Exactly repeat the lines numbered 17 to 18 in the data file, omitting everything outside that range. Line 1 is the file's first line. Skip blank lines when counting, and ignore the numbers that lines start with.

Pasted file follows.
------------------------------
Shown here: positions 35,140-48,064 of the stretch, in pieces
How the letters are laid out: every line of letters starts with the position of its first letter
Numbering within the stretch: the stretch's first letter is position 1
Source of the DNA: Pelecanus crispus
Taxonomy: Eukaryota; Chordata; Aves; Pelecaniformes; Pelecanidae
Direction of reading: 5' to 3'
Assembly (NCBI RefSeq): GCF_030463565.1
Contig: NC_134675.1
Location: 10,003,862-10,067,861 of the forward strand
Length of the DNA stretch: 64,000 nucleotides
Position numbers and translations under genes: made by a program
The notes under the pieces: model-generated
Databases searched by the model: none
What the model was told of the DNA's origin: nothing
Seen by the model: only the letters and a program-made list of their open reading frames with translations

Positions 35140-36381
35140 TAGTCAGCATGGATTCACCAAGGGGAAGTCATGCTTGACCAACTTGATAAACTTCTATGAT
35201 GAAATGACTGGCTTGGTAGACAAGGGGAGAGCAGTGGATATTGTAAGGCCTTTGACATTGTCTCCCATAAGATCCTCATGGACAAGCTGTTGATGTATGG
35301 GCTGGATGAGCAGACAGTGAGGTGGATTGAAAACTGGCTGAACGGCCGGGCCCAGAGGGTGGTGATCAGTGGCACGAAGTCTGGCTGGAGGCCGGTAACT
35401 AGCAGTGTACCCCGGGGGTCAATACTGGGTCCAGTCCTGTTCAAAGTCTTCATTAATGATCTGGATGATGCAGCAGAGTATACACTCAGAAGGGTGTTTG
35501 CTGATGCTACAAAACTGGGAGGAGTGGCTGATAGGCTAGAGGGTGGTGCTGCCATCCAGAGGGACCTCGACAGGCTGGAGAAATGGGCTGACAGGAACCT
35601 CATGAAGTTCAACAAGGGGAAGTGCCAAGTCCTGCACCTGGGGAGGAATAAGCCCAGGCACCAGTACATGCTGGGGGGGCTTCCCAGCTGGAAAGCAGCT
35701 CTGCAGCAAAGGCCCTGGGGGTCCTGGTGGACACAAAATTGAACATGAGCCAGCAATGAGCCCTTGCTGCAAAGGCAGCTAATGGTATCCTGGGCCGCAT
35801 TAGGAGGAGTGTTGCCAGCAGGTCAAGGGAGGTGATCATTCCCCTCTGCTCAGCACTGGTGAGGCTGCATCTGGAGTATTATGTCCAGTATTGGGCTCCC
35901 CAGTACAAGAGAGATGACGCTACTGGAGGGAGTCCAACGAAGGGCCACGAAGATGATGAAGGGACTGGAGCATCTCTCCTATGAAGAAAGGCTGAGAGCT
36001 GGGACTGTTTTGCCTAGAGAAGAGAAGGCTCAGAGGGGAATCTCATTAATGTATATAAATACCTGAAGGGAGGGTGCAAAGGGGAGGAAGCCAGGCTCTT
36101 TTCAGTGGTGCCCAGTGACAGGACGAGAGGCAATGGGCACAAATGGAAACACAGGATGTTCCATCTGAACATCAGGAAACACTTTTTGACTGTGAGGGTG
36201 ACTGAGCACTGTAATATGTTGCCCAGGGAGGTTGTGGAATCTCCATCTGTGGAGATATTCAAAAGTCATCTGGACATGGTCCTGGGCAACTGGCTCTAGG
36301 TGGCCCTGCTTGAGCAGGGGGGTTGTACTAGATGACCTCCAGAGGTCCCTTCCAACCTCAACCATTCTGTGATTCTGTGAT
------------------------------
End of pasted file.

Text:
35140 TAGTCAGCATGGATTCACCAAGGGGAAGTCATGCTTGACCAACTTGATAAACTTCTATGAT
35201 GAAATGACTGGCTTGGTAGACAAGGGGAGAGCAGTGGATATTGTAAGGCCTTTGACATTGTCTCCCATAAGATCCTCATGGACAAGCTGTTGATGTATGG